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IVPC

Public Health    Announcements    Injury & Violence Prevention

The Injury and Violence Prevention Center Releases 2023 Impact Report

The Injury and Violence Prevention Center (IVPC) at the Colorado School of Public Health and Colorado School of Medicine, University of Colorado Anschutz Medical Campus, is pleased to announce the 2023 Impact Report. This report highlights the Center’s significant achievements, innovative research and evaluation efforts, and community outreach from 2023.


Author Noelle Musgrave | Publish Date June 04, 2024
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Press Coverage    Gun Violence Prevention

Coloradans’ injuries from guns have cost $8.4 million in health care in six-year span

Colorado has been trying to track numbers, treating firearm injuries and deaths as a public health emergency. As part of a concerted prevention push from the state, including a resource hub, that data can be found on a new online dashboard. The push comes from a partnership between the Office of Gun Violence Prevention within the Colorado Department of Public Health and Environment and the Injury and Violence Prevention Center in the Colorado School of Public Health.


Author Colorado Public Radio | Publish Date May 10, 2024
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Student and Alumni    Gun Violence Prevention    Injury & Violence Prevention

Celebrating Students Committed to Injury and Violence Prevention

The Injury and Violence Prevention Center (IVPC) is excited to recognize the outstanding achievements of student award recipients for the 2023-2024 academic year. The IVPC Student Research Grant and the Hoffman Firearm Injury and Violence Prevention scholarship are key initiatives that demonstrate IVPC’s commitment to supporting education, collaborative research, and promoting injury and violence prevention efforts across disciplines.


Author Noelle Musgrave | Publish Date March 13, 2024
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Press Coverage   

State launches first-ever firearm data dashboard meant to help Coloradans better understand gun violence, prevention

Beyond mass shootings, which generate a lot of media and public attention, gun deaths have steadily increased in Colorado for more than a decade, according to the state health department and reflected on the dashboard. During that time, state leaders and community advocates have worked to fight the trend. Now they’re turning to a new avenue — a public health approach to gun violence prevention. 


Author Colorado Public Radio | Publish Date February 26, 2024
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Firearm Injury Prevention    Community and Practice    ColoradoSPH at CU Anschutz    Gun Violence Prevention    Injury & Violence Prevention

CDPHE Partners with the Colorado School of Public Health to Launch the State’s First Gun Violence Prevention Resource Bank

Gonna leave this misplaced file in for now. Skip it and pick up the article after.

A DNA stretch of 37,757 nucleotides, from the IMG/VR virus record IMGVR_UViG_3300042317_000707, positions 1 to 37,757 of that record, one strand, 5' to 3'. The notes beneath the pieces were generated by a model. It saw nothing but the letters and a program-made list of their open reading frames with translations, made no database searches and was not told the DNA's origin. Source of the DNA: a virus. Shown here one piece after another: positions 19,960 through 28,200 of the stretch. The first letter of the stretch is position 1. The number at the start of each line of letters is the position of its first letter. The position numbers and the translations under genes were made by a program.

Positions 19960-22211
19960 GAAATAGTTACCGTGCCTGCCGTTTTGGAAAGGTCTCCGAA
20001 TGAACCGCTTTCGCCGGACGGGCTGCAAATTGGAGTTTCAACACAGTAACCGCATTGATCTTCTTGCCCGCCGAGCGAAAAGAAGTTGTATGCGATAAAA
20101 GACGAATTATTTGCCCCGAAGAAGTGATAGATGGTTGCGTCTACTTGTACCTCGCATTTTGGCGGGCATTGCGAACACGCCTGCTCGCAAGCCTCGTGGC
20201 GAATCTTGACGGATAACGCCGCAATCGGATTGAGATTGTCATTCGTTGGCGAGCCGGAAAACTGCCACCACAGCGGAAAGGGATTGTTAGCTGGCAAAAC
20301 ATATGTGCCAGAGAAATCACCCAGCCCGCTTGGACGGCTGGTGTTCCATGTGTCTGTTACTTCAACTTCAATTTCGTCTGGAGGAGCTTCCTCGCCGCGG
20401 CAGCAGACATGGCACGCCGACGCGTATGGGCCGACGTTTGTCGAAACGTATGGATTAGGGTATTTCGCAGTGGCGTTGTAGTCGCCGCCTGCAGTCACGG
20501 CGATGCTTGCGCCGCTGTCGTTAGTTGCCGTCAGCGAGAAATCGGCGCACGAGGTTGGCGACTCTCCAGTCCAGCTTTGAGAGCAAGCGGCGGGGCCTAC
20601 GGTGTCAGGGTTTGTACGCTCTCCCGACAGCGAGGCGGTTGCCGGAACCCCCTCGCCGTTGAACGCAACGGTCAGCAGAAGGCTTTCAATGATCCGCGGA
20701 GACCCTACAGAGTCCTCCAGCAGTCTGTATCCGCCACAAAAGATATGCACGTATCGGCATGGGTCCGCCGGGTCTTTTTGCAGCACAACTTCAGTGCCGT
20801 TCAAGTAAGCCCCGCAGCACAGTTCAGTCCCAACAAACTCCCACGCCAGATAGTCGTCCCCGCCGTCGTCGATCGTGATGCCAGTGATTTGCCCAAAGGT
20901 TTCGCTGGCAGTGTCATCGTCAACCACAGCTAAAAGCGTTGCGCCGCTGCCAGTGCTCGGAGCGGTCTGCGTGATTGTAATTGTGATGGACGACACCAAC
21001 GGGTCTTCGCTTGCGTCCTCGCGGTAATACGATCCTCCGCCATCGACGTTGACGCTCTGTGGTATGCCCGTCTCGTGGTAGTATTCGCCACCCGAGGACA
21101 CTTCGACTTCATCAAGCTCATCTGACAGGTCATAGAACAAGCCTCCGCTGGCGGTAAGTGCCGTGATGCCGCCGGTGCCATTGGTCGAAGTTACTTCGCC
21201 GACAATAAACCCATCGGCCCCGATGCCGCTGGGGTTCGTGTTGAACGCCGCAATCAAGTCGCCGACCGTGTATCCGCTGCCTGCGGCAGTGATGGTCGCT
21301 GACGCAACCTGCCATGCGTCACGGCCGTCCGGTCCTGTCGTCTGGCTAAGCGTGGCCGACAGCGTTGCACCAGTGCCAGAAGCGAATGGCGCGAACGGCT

REMOTE (FEB 22):   The Office of Gun Violence Prevention within the Colorado Department of Public Health and Environment has partnered with the Injury and Violence Prevention Center in the Colorado School of Public Health to publish the state’s first-ever resource bank regarding gun violence in Colorado.


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Research    Students    Epidemiology    Firearm Injury Prevention    Student and Alumni    Gun Violence Prevention    Injury & Violence Prevention

Mapping Mass Shootings in the United States

The United States has more than 10 times the number of mass shooting incidents than other developed countries, yet little research has shown the distribution and types of shootings, geographically.


Author Colleen Miracle | Publish Date July 26, 2023
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Students    Scholarship    Awards    Injury & Violence Prevention

Announcing Fall 2022 Injury and Violence Prevention Student Research Grant Awardees

The Injury and Violence Prevention Center (IVPC) is pleased to announce the recipients of the Fall 2022 Injury and Violence Prevention Student Research Grants. The one-year grant awards, in the amount of $1,500 per project, were selected by a panel of center faculty from a large pool of applications submitted by students from various disciplines and schools.

The IVPC was fortunate enough to fund five projects this cycle. Below are the project titles and short bios on each student. Near the end of their one-year grant award, each student will report on their progress and findings in the center's Research2Practice webinar series

You can find past awardees and their projects on the IVPC website.


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Community    Epidemiology    Firearm Injury Prevention    Community and Practice    ColoradoSPH at CU Anschutz    Gun Violence Prevention    Injury & Violence Prevention

CDPHE Partners with the Colorado School of Public Health to Create Gun Violence Prevention Resource Bank

The Office of Gun Violence Prevention within the Colorado Department of Public Health and Environment is partnering with researchers from the Injury and Violence Prevention Center in the Colorado School of Public Health to create and maintain a resource bank of regularly updated and accurate materials regarding gun violence in Colorado.